Atheism+ and in-group/out-group dynamics.

I honestly wasn’t really planing on writing anything about atheism+.  Not that I didn’t generally agree with  most of the ideas there, but I didn’t really think I had anything brilliant to say on the topic, but then I thought of something, so here I am.

I’ve been told in several conversations in the last couple of months that the movement I am part of is some isolationist sub culture.  There are critics out there of both atheism and skepticism as movements who suggest that we are nothing but a bunch of sycophants patting each other on the back for being more brilliant than everyone else.

I’d like to tell those people they have no idea what they are talking about, but while I think they are not entirely correct I can’t deny that the criticism does have some merit.  Those self congratulatory tendencies are a part of human behavior that all of us, including myself, have indulged in from time to time.  In my defense I think I do it a lot less now that I did when I was a fundamentalist Christian, but whether that difference stems from my lack of religion or just generally being more mature than I was at 21 years old, I can’t say. However, any movement of a significant size is going to have a certain number of people who seem to spend more time congratulating each other for being in the “know” than doing anything of significance.

When Jen McCreight posted about atheism+ on BlagHag last month I quickly noticed that there were some people on both sides who devolved into name calling, which was bad, but I also noticed that a lot of the people against atheism+ were going off into conspiracy theory territory, which was really bad.  I read way to many  blog comments of people saying that atheism+ was some secret conspiracy of leftist feminists and communists who are trying to steal the movement.  It seems to me the goal of most of the people promoting atheism+ is to promote more diversity in the movement, but the people who don’t like the idea are claiming that it is promoting divisiveness.   Truthfully I would full well admit that it no doubt will cause a certain amount of divisiveness, but to some extent that is OK.  The guy who asked if it was moral to rape a SkepChick, for instance.  I don’t mind making him feel unwelcome in my circle of friends.  In fact, if you don’t make those sorts of people feel unwelcome, you may end up with no one but those people. Just look at what happened to Chat Roulette for an example of how this happens.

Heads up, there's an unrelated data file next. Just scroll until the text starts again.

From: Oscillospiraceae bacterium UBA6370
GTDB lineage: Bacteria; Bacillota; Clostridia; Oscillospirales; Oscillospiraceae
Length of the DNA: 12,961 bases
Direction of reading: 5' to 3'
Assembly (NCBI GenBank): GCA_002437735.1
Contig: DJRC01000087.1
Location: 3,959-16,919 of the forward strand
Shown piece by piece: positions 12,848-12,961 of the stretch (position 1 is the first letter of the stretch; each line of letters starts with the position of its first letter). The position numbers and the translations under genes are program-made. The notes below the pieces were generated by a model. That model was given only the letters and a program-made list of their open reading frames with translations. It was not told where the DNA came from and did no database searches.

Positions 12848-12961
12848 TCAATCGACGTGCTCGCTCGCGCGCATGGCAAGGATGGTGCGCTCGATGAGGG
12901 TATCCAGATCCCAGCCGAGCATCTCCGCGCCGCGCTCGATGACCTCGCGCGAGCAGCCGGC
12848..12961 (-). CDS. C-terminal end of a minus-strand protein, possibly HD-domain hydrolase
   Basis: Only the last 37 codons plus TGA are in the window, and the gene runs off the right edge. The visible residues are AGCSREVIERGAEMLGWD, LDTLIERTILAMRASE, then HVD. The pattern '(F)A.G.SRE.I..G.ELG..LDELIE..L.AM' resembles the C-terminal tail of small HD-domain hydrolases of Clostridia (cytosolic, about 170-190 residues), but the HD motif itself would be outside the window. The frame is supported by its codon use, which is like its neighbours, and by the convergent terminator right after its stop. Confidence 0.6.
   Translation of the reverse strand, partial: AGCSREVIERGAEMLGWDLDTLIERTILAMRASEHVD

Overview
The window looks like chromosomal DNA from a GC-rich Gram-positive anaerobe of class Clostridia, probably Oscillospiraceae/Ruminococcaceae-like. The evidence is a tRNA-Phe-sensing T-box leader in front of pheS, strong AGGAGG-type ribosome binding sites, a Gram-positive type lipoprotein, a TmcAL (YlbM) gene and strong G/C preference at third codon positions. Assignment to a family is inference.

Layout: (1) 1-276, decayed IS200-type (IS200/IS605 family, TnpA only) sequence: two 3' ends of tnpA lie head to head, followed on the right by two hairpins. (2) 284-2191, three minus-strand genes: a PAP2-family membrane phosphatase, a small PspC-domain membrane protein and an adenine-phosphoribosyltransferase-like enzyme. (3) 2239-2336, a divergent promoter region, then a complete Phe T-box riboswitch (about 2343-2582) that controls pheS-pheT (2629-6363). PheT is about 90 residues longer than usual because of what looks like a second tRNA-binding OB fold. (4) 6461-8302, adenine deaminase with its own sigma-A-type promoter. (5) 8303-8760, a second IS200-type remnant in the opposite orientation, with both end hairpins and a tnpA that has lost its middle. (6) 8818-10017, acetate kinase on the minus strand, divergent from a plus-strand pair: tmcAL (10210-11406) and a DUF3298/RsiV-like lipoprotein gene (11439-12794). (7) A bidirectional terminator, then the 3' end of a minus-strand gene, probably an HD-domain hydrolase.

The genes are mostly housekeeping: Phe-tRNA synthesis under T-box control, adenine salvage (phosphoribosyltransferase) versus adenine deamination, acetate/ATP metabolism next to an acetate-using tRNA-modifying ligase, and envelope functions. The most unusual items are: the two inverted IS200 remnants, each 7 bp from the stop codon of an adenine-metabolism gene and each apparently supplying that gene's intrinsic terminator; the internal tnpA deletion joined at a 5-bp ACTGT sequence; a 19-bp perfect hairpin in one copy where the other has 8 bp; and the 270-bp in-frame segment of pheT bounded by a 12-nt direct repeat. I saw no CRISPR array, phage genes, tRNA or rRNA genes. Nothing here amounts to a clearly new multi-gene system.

So this brings me back to something I thought of while I was trying to answer some of these accusations.  I remembered the moment in time when I began to consider being activist about my atheism.  I had been an atheist for several years by this point, but I wasn’t really concerned with what anyone else thought of me or my beliefs.  I certainly didn’t care one whit about feminism or other issues back then.  One day I was on YouTube and happened across a video taken from CNN.

A video of this to be exact:

The discussion was one of study that had been done showing atheists were the most disliked minority.  The three people who were asked to speak on this (all Christian) explain that no such discrimination exists, and then rant for about 4 minutes about how any atheist who thinks differently was whiny and should shut-up.  By the end of the video I was angry, and for a bit I wasn’t even sure why other than the absurdity of what they said.  Then it hit me that this was what it felt like to be marginalized, to be discriminated against.  The people with the power and authority had just said that my opinions and my feelings didn’t count.  I should just shut up and let them have their way.  This video convinced me that things needed to change.

There is the reason that I think atheists should be concerned with social justice for all people, One, because otherwise we run the risk of running roughshod over other peoples civil rights in the defense of our own, and two, because we need to recognize that we are not the only ones to have problems.  Why do we fight?  Why do we advocate for skeptical thinking? Is it so we can pat each other on the back and feel superior to others, or is it to make the world we live in a little better?  If it is the former then we really are just another smug sub-culture and our movement is meaningless.  If is the later then I see no reason not to apply skeptical thought to the problems of social justice we face.  This is what Atheism+ means to me.

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  • http://www.blogger.com/profile/02168101511381957884 mikekoz68

    When I first heard of A+ I thought it was a bit goofy and unnecessary, but the more I thought of it, the more I liked it. Problem is, when asked about religion and u say ur an atheist, the reaction is “so u believe in nothing?” or “so u have no morals?” now if I say I’m an A+, they won’t know what that is so I can continue and say “Well as everyone knows an A just means a lack of belief in gods, but the + means I believe in social justice, equal rights…” So now I can get my views across before they can judge

  • http://www.blogger.com/profile/02168101511381957884 mikekoz68

    By the way I love your moniker! Skeptimus Prime! Ingenius, I wish I would have thought of that, I don’t care what anyone says, I liked those movies, ya they were silly and stupid but one can’t be so serious all the time.

  • http://www.blogger.com/profile/04470392187213526525 Dylan Walker

    Haha, thanks.

    I grew up in the 80’s so I watched a lot of transformers back then.